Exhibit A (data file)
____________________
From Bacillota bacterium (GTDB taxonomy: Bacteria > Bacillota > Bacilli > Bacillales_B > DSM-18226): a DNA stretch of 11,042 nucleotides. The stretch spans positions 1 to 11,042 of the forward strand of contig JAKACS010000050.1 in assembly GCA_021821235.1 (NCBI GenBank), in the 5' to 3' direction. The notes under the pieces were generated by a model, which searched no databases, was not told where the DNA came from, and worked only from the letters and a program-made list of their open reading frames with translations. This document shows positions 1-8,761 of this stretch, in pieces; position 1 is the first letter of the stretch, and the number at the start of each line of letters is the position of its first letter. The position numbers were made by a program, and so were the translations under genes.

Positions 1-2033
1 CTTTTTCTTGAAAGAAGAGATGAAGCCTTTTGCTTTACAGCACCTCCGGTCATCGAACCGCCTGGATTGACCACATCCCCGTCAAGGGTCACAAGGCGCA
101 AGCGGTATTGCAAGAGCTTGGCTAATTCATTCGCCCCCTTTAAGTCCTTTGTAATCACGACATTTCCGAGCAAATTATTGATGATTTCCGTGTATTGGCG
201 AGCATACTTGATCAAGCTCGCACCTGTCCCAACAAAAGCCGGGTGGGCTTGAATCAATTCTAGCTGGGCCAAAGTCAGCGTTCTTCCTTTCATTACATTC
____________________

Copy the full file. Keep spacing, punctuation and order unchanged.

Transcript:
From Bacillota bacterium (GTDB taxonomy: Bacteria > Bacillota > Bacilli > Bacillales_B > DSM-18226): a DNA stretch of 11,042 nucleotides. The stretch spans positions 1 to 11,042 of the forward strand of contig JAKACS010000050.1 in assembly GCA_021821235.1 (NCBI GenBank), in the 5' to 3' direction. The notes under the pieces were generated by a model, which searched no databases, was not told where the DNA came from, and worked only from the letters and a program-made list of their open reading frames with translations. This document shows positions 1-8,761 of this stretch, in pieces; position 1 is the first letter of the stretch, and the number at the start of each line of letters is the position of its first letter. The position numbers were made by a program, and so were the translations under genes.

Positions 1-2033
1 CTTTTTCTTGAAAGAAGAGATGAAGCCTTTTGCTTTACAGCACCTCCGGTCATCGAACCGCCTGGATTGACCACATCCCCGTCAAGGGTCACAAGGCGCA
101 AGCGGTATTGCAAGAGCTTGGCTAATTCATTCGCCCCCTTTAAGTCCTTTGTAATCACGACATTTCCGAGCAAATTATTGATGATTTCCGTGTATTGGCG
201 AGCATACTTGATCAAGCTCGCACCTGTCCCAACAAAAGCCGGGTGGGCTTGAATCAATTCTAGCTGGGCCAAAGTCAGCGTTCTTCCTTTCATTACATTC